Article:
Unsafe Space

Lesbians are dragging these straight people for invading a gay bar

In shocking news, gay bars are meant for gay people. In even more shocking news, straight people don’t get that — and the latest round of TikTok discourse proves it.

The drama began when a straight woman took to TikTok to complain about her first time going to a lesbian bar: Cubbyhole, to be exact, an iconic sapphic bar in New York City. Lexi Stout, the straight woman in question, said at first she was having a gay old time.

“Everyone was so nice,” she says. “The music was all, like, Reneé Rapp, and I was living my best life.”

Her experience quickly turned sour, though, when her straight guy friend decided to join them at the bar. To hear Stout tell it, a gay woman soon approached her friend and asked what he was doing there.

Stout was “taken aback,” because she’d been to plenty of gay bars aimed at men before and never had this problem.

“I get it: it’s a gay bar for women. For women. But the amount of very obviously, flamboyantly gay men that were in that bar that were not being approached and yelled at was wild,” she says. Clearly, Stout doesn’t grasp the concept of queer spaces or solidarity between queer men and lesbians.

“Are straight males not allowed to go to a lesbian bar?” she asks to end her video. “I’m genuinely curious.”

To answer your question, Lexi: No, they’re not — especially if they’re going to disrespect the queer clientele, which your straight guy friend did, as revealed in a response from the lesbian who approached you at the bar.

The woman, Katie, says she tapped the straight guy on the shoulder because he was blocking the way to the bathroom. When he met her innocent request to move with attitude, she asked who he was there with. 

“If I wasn’t here with someone, would that be a problem?” he asked in response.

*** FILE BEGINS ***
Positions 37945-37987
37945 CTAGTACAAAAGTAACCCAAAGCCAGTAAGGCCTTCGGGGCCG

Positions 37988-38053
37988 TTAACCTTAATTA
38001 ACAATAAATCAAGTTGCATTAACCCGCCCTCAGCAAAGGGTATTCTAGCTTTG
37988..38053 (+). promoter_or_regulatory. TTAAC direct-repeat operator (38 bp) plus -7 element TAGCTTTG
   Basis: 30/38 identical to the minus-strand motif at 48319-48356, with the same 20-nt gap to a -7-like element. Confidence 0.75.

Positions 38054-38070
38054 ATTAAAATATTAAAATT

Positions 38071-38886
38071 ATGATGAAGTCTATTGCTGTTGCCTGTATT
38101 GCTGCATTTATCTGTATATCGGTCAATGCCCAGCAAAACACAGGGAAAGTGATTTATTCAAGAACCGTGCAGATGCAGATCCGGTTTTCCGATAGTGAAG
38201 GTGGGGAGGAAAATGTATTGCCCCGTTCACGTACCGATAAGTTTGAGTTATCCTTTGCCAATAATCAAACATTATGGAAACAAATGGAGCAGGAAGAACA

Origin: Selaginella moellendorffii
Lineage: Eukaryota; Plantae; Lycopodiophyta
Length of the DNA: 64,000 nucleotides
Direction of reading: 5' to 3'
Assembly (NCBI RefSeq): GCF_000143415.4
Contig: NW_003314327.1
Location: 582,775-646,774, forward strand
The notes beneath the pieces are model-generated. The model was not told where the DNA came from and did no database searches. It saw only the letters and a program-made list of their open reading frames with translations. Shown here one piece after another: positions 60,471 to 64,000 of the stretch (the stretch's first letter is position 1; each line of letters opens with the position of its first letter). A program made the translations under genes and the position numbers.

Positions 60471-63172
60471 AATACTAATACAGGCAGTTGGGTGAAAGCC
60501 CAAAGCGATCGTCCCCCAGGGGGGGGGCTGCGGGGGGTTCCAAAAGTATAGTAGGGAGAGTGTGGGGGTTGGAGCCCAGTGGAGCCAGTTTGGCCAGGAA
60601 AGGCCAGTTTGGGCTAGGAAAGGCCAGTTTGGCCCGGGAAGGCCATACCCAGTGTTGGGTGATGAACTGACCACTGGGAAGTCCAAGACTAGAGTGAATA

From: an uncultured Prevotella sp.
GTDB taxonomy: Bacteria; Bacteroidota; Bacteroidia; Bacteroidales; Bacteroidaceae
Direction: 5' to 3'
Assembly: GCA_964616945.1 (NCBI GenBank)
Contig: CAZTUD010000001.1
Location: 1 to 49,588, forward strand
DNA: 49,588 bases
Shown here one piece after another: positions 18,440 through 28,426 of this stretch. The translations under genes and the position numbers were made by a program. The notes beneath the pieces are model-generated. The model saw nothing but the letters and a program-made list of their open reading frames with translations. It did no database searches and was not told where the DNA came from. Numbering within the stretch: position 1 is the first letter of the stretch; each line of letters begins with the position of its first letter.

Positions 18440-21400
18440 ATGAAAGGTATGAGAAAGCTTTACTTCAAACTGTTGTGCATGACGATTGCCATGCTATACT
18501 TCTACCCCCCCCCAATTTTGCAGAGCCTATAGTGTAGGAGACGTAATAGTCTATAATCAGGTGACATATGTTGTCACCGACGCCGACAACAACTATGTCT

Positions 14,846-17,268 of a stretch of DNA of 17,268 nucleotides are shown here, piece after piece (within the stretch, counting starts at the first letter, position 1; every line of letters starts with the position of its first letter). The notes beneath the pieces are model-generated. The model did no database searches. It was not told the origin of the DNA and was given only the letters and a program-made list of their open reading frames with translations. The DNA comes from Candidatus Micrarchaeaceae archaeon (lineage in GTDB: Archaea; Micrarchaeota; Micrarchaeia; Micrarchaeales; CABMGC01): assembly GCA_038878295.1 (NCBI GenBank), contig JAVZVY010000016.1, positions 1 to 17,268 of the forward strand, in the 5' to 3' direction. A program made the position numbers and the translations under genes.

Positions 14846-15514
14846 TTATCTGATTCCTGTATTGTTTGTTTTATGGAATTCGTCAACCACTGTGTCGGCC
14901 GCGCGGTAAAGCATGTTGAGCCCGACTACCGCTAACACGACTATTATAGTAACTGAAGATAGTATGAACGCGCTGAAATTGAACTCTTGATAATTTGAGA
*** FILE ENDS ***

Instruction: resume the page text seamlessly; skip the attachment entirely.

“Absolutely,” Katie replied. “Yes, it would be a problem.”

That answer, apparently, set off Mr. Straight Guy and his whole straight friend group, who started berating Katie for her comment.

“This is a queer bar. We don’t have a lot of spaces,” Katie says she explained to the group. “I have seen a lot of cis straight guys come into this bar and cause problems. … There are straight dudes that come into these bars specifically because they’re trying to pick up girls. 

“I do think that if you’re going into a queer space, you should be respectful of that, and you should keep in mind that there are very limited spaces, especially for lesbians and queer women where we can feel safe,” Katie says, citing the fact that there are only 30 lesbian bars across the entire United States. “I’m not gonna apologize for protecting them.”


#stitch with @Lexi Stout her queer friend also hit on me after this incident which was v ironic @lesbianbarproject

♬ original sound – im.that.lesbian

Needless to say, the internet (and basic logic) is on Katie’s side. The comment’s on Stout’s original video are dragging her for filth, pointing out her entitlement and shallow understanding of queer spaces.

“You were a guest. You don’t go to someone else’s house, invite your other friend and then argue with the host if they don’t want your friend there,” reads one comment.

“If you are a straight woman coming to a lesbian bar, this isn’t your space to determine what is okay and what’s not okay in our space. Period,” says another.

“Our safe spaces are not themed parties for straight people,” wrote another commenter. “We have so few places to feel safe.”

Queer women across the internet also shared their stories of dealing with straight people in sapphic bars. On X, formerly Twitter, users complained about being confronted for checking out other women, hit on by men, and used for straight folks’ entertainment.

Stout has since commented on the discourse in another video.

“The lesbians of TikTok are coming for me, and I’m sorry,” she says. “I really just had a genuine question and I didn’t know I was gonna get yelled at, bombarded, screamed at.” 

It sounds like Stout’s sorry that people are rightfully mad at her, and not sorry for crashing a queer space in the first place.

“I’ve learned my lesson, and I will never be returning to a lesbian bar ever again,” Stout said.

On behalf of the queer community, good riddance.

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